Whilst in America I had some amazing inspirational people around me who I trusted to make me not just a better person but also a better artist. I worked heavily on my application process and its naturally become more complete, the calmness of nuances can give the same effect as thrashing sharp lines on a piece and I am happier working this way, its not shouting its speaking. Many of the CtC pieces are like the whole Room101 exhibition in themselves, on one surface, describing moments of my past. My conceptual thought process has matured whilst studying in the US and I feel more confident and always looking forward to the next piece through exploration of new materials. The works are calmer but metaphorically darker on many levels, I’ve always tried to work towards that perfect balance, darkness entwined with beauty.

EC. Without art where would you be?

Dale: I certainly wouldn’t be in the position I am in today, that is a fact. In some spiritual sense I feel I now have some sort of role to play as a painter. Art has helped me piece and stitch my life back together. Some people have asked, “Why do you paint?” With the answer being, I won’t feel complete until I have given a certain amount of contribution back and raised a little awareness to the illness that I had, I don’t know? Art is the only thing I really care about and have a true relationship with when it comes to wanting to maintain a career.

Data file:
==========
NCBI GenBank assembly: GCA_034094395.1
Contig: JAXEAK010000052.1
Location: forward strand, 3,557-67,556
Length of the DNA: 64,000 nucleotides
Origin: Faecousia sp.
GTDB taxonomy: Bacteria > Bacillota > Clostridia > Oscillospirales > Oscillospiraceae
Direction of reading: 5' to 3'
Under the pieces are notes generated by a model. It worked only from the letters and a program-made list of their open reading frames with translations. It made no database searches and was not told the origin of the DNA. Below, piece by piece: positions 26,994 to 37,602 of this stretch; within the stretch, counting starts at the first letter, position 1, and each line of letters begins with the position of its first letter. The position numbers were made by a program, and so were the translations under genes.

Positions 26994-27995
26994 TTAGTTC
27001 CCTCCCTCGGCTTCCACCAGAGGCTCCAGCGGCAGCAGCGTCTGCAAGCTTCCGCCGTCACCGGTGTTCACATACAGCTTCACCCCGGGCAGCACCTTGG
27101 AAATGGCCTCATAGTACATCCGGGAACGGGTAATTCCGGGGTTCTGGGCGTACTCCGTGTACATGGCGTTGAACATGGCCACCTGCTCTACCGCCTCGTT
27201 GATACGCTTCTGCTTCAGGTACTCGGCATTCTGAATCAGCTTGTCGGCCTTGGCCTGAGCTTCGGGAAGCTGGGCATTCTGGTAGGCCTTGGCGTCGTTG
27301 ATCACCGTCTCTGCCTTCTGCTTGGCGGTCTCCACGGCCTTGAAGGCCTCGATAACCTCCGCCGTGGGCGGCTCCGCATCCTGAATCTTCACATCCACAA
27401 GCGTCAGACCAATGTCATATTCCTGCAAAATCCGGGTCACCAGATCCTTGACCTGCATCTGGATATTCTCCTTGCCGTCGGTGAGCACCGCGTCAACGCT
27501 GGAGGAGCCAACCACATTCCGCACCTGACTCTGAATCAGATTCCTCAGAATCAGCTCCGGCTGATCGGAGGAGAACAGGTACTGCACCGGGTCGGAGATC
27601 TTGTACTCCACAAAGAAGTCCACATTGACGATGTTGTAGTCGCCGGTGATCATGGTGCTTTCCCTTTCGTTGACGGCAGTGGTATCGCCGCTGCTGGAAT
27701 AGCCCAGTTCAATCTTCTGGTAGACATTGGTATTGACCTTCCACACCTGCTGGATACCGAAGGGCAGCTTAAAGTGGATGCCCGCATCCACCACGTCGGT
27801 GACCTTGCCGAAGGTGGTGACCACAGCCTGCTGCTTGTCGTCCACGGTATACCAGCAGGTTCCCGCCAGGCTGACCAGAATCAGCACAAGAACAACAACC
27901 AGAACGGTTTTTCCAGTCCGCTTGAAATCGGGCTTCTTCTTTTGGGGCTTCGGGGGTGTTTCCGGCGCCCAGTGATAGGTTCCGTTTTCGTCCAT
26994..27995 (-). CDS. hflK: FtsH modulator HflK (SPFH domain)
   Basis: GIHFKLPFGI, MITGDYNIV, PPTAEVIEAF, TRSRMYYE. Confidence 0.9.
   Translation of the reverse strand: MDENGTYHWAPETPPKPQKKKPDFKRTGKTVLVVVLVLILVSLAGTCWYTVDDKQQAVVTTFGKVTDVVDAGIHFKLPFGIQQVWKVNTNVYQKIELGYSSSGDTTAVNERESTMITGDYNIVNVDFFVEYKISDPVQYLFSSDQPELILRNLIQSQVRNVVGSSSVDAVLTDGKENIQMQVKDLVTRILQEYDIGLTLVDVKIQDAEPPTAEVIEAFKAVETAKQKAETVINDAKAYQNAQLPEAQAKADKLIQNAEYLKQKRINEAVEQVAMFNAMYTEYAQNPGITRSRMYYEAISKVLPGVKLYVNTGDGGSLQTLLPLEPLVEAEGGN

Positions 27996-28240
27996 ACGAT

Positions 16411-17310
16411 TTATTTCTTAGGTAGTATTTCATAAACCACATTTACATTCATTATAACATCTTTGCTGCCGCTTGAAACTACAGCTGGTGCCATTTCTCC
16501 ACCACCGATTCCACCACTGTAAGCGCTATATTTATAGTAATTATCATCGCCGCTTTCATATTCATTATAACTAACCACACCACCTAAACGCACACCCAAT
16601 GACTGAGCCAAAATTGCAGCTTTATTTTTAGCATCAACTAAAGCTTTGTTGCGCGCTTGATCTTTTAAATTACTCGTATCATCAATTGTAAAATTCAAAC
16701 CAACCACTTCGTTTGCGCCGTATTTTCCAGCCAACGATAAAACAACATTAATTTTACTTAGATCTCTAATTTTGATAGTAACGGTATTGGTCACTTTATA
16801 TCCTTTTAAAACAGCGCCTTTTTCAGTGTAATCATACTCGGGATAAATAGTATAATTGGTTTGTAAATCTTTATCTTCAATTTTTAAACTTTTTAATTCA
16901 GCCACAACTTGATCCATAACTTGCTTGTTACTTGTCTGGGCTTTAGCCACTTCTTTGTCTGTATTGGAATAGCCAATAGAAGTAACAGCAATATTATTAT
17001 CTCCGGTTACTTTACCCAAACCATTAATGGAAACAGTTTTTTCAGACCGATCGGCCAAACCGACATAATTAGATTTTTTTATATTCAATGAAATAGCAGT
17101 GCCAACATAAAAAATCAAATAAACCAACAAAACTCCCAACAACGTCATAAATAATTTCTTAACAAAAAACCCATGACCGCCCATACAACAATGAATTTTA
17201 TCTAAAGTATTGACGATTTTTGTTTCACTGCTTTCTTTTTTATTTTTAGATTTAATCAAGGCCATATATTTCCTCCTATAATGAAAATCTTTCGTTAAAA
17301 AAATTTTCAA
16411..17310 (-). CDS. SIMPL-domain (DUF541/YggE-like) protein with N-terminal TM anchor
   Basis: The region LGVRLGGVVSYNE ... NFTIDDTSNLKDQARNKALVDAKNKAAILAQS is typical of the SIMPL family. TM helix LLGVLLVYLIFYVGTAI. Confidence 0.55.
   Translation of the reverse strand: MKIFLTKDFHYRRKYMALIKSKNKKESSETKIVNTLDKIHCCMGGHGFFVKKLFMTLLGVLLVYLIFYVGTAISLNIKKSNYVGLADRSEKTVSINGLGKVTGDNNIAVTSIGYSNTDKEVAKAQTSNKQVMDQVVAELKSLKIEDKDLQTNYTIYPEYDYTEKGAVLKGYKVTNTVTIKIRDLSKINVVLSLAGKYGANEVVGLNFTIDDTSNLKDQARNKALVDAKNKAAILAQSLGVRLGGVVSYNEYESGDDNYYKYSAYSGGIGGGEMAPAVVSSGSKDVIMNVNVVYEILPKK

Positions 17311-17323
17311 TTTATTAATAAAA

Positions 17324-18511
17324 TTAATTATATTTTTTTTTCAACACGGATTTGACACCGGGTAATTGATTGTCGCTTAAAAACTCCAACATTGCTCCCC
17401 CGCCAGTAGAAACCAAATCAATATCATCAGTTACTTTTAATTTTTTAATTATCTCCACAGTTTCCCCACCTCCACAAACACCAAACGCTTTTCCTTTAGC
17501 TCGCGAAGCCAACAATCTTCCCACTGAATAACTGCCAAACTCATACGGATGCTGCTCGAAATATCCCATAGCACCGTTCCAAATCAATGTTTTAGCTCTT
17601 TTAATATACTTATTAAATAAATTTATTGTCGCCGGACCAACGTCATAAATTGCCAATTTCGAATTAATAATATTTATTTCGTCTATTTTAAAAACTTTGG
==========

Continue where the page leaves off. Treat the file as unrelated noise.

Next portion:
EC: Where next, what are your plans for the future?

Dale: For a start I will not be releasing any more work for the foreseeable future, that’s it. I am now working on a huge project, which is going to take 100% concentration and commitment for 18 months or more. A contemporary Room101 styled project. I live in extremely inspiring countryside where I try not to converse with people, to keep my life simple and cut any negative influence. I plan on staying happy whilst trying my best to keep my family happy and keep fully dedicated to my art practice, which isn’t easy!

Vermin / Mr Jago Collaboration Bristol

EC: Is there a question you ask yourself?

Dale:. Have you fully recovered and if so what would you say was the catalyst for recovery? I am still paranoid and my latest ‘phase’ is thinking people are voice recording me, it all started in LA. I just get this overwhelming feeling where I think damn I have just been recorded, but it’s nothing really compared to extreme paranoia (which I once dealt with for a long time). The catalyst for recovery was discharging myself from anti psychotic medication and taking control of my life with art and a change in circumstances. My previous ill health has left with what I consider a 6th sense and I have always trusted my intuition where I make strong choices that leave others unhappy sometimes. Over the past 2 years I feel as though I have excelled and I’m slowly making up for 7 years of lost time due to a strong work ethic, I’m happy and seem to get happier with age.

A big thank you to Dale for taking the time to answer these questions.

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This entry was published on September 24, 2012 at 23:16. It’s filed under Abstract, Art, Graffiti, Interviews and tagged , , , , , , , , , , , , , , , . Bookmark the permalink. Follow any comments here with the RSS feed for this post.

One thought on “Dale vN Marshall Q&A

  1. Pingback: Dale Marshall Studio Visit | East/Central